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New Release | The Fog Ladies: Date with Death by Susan McCormick #cozymystery #newrelease #bookboost



Title The Fog Ladies: Date with Death


Author Susan McCormick


Genre Cozy mystery


Publisher The Wild Rose Press


Book Blurb


The Fog Ladies are at it again, spunky senior sleuths and an overstressed young medical resident solving murders from their elegant apartment building in San Francisco. This time they join a senior dating group, and the dating intrigue soon turns to murder. Graham Parselle, lady killer extraordinaire, plunges over a cliff on a Senior Singles outing. Did one of his dates pitch him over? Or is Olivia Honeycut’s new beau to blame?


Excerpt


Enid Carmichael ducked her head and squeezed her eyes shut and waited for Beverly’s car to smash them to smithereens. Enid was squished in the back of this tin can Mr. Glenn called a car with a huge furry hound taking up more than his fair share of the seat and fouling the air with his stinky breath. She had survived eighty-one long, tedious years. This was not how she wanted to die.


The tin can hurled and thrust her sideways into Boris. He let out a yelp and so did she, but she was alive and she had plenty more tedious years to live, so she could shout all she wanted.


“You did it, Alma! Now get us away from her.”


“I’m trying, but she’s right there! Right behind us.”


Mrs. Carmichael twisted her head around, but her neck didn’t move like it used to. She opened the window and stuck her head out for a better view. Beverly’s car picked up speed and was suddenly so close Mrs. Carmichael could see the maniacal look on her face.


Couldn’t Mr. Glenn’s car go any faster? Wait a minute. “Alma, what are you doing? Don’t stop for the stop sign! This is life and death!”


“I have to stop for the stop sign. What if I hit someone?”


“Hit someone? It’s us who’re being hit. Put your rear in gear.”


Alma pressed the gas pedal, and they shot through the intersection. Shockingly, Beverly’s car slowed for the stop sign, too, but in an instant she was on them.


Alma was whining again. “I’m not allowed to drive without a supervising adult in the car. Oh, dear. Oh, dear.”


“Supervising adult? Good God. Alma Gordon, put the pedal to the metal or I’ll do it for you.”


Alma tugged the wheel one way then the other, pitching them up one street and down the next.


“Good driving, Alma. I think you lost her.”


Clang, clang


“Oh, no, Alma! What street are you crossing? Hyde?”


“Cable car! Hold on, Enid!”


A cable car rocketed down Hyde, passengers hanging out the side taking photos of the San Francisco Bay at the bottom of the steep street, oblivious to the sure death that awaited them when they T-boned Alma and Enid. Or would the cable car slice right through Mr. Glenn’s flimsy car, leaving the ladies sawed in two like a big-stage magic trick gone awry?


The cable car bell clanked incessantly. Alma dodged in front of the outsize doom mobile. Her car teetered on two wheels, Enid was sure. The tires spun and they ended up facing the water far below, the cable car on their bumper.


“Go, Alma, go!”


Enid saw the gripman’s expression, somewhere between terrified and infuriated. His brakes screeched. His passengers screeched.


He yelled, but Enid’s view of him was cut by a car slipping in between them. “It’s Beverly!”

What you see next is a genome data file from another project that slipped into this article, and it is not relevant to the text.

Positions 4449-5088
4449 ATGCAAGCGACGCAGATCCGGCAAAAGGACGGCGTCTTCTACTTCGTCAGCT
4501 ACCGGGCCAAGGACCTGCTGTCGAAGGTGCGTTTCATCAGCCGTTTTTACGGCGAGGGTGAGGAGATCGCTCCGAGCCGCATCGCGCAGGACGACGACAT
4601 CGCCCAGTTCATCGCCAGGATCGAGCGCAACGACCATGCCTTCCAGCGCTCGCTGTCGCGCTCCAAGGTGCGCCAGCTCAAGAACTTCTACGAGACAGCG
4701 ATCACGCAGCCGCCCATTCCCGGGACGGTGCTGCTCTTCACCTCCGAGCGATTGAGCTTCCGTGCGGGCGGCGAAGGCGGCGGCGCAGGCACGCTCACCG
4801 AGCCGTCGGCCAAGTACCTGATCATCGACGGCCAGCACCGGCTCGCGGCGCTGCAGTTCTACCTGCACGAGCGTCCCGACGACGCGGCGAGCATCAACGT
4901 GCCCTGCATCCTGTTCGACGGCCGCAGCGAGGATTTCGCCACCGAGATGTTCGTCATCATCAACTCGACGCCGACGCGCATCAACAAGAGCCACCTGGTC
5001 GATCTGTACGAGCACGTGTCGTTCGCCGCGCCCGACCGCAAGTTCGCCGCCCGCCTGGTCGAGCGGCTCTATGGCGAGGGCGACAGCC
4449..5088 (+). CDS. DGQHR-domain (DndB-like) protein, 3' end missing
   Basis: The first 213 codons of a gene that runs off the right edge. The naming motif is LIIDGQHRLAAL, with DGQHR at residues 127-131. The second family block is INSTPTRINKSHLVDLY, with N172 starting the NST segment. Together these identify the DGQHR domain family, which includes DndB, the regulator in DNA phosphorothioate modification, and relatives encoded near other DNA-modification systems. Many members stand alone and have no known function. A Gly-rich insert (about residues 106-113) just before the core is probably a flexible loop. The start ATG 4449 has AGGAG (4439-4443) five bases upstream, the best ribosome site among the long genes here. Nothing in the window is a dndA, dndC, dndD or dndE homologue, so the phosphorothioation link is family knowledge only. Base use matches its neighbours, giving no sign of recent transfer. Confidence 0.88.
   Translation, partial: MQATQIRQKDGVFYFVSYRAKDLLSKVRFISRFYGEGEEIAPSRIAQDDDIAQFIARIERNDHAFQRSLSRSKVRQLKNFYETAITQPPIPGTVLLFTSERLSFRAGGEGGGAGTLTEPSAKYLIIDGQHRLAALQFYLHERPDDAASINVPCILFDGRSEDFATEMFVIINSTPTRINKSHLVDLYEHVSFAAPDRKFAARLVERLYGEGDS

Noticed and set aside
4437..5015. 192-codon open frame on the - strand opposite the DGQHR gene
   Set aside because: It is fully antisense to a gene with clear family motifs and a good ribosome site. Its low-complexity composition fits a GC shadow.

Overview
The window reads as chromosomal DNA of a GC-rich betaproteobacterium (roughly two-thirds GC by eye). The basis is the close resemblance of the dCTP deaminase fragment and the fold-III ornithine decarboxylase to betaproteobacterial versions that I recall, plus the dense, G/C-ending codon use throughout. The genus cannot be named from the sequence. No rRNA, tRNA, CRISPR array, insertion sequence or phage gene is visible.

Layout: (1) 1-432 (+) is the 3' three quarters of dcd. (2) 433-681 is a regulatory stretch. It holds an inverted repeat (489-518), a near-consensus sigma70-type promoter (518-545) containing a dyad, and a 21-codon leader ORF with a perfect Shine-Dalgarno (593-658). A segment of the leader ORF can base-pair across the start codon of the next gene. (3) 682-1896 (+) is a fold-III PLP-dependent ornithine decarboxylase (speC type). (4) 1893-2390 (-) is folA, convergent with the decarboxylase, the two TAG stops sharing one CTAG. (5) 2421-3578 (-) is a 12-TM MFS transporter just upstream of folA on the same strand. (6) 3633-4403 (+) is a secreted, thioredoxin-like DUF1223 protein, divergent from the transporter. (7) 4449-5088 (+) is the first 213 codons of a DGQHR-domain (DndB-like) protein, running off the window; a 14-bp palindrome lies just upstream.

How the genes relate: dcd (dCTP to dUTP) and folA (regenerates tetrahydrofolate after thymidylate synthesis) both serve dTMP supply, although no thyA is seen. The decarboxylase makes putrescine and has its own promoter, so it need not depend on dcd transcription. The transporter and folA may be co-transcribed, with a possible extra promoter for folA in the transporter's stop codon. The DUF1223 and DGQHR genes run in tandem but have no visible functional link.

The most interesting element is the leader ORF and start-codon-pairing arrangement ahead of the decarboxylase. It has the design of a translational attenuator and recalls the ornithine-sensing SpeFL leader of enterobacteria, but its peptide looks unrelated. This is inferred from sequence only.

Enid’s stomach heaved as Alma sped downhill. Boris’s body flew up and he landed with his front paws in her lap. He shoved his big head out the window, completely obscuring her sightline. Her face was in his fur and all she could see was his enormous, platter-like tongue, lolling in the wind.


“Eek,” Alma shrieked. “We’re going too fast. These brakes aren’t enough. Brace, Enid, brace!”


Enid was as braced as she could be, squashed behind this dog. The car lurched around a corner, tires squealing.


“Woof, woof, woof,” Boris protested.


Enid opened her mouth to protest, too, but was met with a mouthful of fur. Yuck.


“She’s still there! Enid, I can’t shake her. Hang on!”


Enid’s body hurtled against the door. Mr. Glenn’s car better hold. If the door latch gave way and she plummeted out onto the streets of San Francisco, she’d never forgive him. And just her luck, Beverly’s car would crush her flat into the pavement, and she’d be nothing but a thin smear on the asphalt adorned with a red crop of hair.


She was not going like that. She threw the dog off her. She leaned forward, shot her long arm around Alma’s puny body, and seized the steering wheel. If Alma couldn’t save them, Enid would.


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Author Biography


Susan McCormick is an award-winning writer and doctor who lives in Seattle. She graduated from Smith College and George Washington University School of Medicine, with additional medical training in Washington, D.C. and San Francisco, where she lived in an elegant apartment building much like the one in the Fog Ladies books. Susan served as a doctor in the U.S. Army for nine years before moving to the Pacific Northwest and civilian practice. She also wrote Granny Can’t Remember Me, a lighthearted picture book about Alzheimer’s disease and dementia, and The Antidote, a timely middle grade to adult medical fantasy. She is married with two sons and loves giant dogs, the bigger and slobberier the better.


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1 Comment


N. N. Light
N. N. Light
Oct 02, 2023

Thank you, Susan, for sharing your new release with us!

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